The Annatar2Alt Macro
# What is it used for?
I have invented a trick for using the "Tengwar Annatar
Alt" fonts in TengScribe modes, or rather the TengScribe
output will still be in only one font, but the
transcription is set up to make it easy to use Word's to
search and replace to convert certain characters into
their Alt font equivalents. This is useful because Johan
Winge, the creator of the "Tengwar Annatar "font,
couldn't fit all the characters that he wanted to
include in the font into a single font file, and thus
chose to create an extra font called Tengwar Annatar
Alt, which contains some alternate tengwar and extra
tehtar that are not usually needed to write English or
the Elvish languages, but which nevertheless are useful
or even necessary for some other languages. In
particular the Alt fonts contain alternate forms of the
tengwar in the first two columns of the Tengwar table,
which combine more smoothly with the 'curls' for
following s (actual miniature versions of the tengwa
Silme), and characters for doubled tehtar, which are
used as alternative notation for long vowels, or for
separate vowel sounds in languages with a rich vowel
inventory, like the Scandinavian languages, Finnish,
German, French or Hungarian.
(English certainly also has a rich vowel inventory, but
mainly by having a lot of diphthongs, and these are
handled in a different way in Tengwar writing.)
# How does it work?
This trick exploits a redundancy in the "Tengwar
Annatar" fonts, and AFAIK all other Tengwar fonts based
on Dan Smith's 'encoding'; it is namely the case that
two code points, ">" (#062) and "Ó" (#0211) both produce
the same tehta, an inverted a-tehta for use below a
short carrier ( ). The trick is to use "Ó" (#0211)
whenever one wants an actual inverted a-tehta below a
short carrier (not very often!) while using ">" (#062)
as a kind of 'diacritic' indicating that a following
character should be converted to the Alt font.
For instance if you want Roman öö to correspond to an //
tehta on a long carrier, then while in the ModeEditor
make a line a line with "öö" in the "Roman Letters"
field and "~>V" in the "Tengwar" field. Now when you
convert a text in TengScribe using this mode any öö will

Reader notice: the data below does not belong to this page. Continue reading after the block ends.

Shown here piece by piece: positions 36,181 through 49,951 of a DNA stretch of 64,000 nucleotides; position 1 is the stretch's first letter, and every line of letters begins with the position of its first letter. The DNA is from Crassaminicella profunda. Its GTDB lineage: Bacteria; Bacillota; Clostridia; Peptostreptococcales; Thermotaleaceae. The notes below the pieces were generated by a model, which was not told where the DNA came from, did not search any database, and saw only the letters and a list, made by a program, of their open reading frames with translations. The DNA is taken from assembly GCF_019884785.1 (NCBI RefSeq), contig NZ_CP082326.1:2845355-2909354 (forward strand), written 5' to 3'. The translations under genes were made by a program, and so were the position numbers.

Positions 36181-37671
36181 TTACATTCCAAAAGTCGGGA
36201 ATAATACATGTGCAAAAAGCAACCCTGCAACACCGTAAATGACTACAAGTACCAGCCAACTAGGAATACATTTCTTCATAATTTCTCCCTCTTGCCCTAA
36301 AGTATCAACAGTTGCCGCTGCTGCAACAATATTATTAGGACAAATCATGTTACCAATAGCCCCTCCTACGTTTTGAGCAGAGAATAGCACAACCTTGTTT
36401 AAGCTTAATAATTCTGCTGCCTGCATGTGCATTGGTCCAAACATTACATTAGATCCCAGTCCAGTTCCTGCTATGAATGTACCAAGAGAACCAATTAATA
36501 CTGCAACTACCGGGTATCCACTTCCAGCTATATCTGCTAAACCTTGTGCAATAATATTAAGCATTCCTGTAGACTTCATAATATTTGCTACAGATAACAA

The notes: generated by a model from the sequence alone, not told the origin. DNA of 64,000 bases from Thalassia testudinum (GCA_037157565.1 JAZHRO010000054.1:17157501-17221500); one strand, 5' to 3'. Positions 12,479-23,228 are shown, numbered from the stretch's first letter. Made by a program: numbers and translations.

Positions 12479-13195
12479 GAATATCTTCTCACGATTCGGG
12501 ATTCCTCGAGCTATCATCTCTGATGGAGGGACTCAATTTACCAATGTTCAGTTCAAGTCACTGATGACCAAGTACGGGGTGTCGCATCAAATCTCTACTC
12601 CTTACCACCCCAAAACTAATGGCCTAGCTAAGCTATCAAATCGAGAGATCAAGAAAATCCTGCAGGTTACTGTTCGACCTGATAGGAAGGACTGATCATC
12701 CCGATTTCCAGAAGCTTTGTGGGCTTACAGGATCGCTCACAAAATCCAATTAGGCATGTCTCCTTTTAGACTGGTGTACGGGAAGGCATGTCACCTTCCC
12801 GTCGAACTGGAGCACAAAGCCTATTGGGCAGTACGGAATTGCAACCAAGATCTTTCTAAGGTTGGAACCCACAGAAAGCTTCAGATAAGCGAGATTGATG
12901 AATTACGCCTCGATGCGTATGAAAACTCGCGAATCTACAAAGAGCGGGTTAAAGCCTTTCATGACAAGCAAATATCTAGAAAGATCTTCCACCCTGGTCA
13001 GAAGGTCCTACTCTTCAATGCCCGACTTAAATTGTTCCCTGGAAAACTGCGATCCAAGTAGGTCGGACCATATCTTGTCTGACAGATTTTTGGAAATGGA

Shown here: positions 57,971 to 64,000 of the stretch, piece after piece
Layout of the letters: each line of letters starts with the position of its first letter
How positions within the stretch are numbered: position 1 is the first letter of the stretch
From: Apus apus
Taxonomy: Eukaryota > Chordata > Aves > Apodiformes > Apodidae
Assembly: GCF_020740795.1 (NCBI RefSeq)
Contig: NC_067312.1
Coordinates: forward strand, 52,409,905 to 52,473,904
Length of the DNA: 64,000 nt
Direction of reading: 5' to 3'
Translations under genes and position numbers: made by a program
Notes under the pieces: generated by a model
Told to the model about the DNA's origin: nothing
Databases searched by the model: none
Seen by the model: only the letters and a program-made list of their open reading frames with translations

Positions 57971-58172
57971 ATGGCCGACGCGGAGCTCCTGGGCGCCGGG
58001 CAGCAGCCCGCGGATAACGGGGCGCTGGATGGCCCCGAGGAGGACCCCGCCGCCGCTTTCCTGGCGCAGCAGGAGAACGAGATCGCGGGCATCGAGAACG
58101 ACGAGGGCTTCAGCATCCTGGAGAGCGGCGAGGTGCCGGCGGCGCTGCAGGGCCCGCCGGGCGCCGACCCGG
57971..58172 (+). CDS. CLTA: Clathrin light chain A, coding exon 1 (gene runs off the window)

be replaced by "~>V" -- i.e. the rather uggly
combination of a long carrier with an inverted a- tehta
below and an e-tehta above. That's of course not what
you actually want, so now you should open the TengScribe
output in Word to change all instances of > plus another
character ormatted as Tengwar Annatar into Tengwar
Annatar Alt, and remove the ">" characters.
I have written a Word macro to perform the conversion.
It can be found at <http://melroch.se/tengwar/annatar2alt.zip
Just unzip the archive, open the the Word document found
inside and follow the instructions (found on page 2 after
a text essentially identical to the one above.
If you won't or can't install the macro follow these steps:
(1) Make sure that all Tengwar text in the document is
formatted with the "Tengwar Annatar" font.
(2) Open the Replace dialog (usually Ctrl-H).
(3) In the "Find what:" field enter ">^?" (without the
quotes), and in the "Replace with:" field enter "^&"
(4) Unless the "Search options" part of the dialog is
already visible clich the "More" button to show it.
Selact "All" in the "Search" mini-menu.
(5) Make sure the "Find what:" field is selected, then
select "Font..." in the "Format" popup-menu at the
bottom of the dialog. The font format dialog opens.
(6) In the font format dialog start typing "Tengwar" in
the "Font:" field. "Tengwar Annatar" will come into view
in the seect field below. Select it and click "OK" (the
font format dialog closes).
(7) Repeat step 5, but this time select the "Replace
with:" field rather than the "Find what:" field.
(8) Repeat step 6, but this time select the font
"Tengwar Annatar Alt" rather than "Tengwar Annatar".
(9) Click on the "Replace All" button. Word will now
tell you how many replacements it made.
(10) Replace the contents of the "Find what:" field with
the ">" character only.
(11) With the "Find what:" field selected repeat step 6,
selecting the font "Tengwar Annatar Alt" rather than
(12) Make sure the "Replace with:" field is empty.
Click the "Replace All" button.
(13) Close the Replace dialog. Appropriate characters
should now appear in the "Tengwar Annatar Alt" font.
Benct Philip Jonsson -- melroch at melroch dot se
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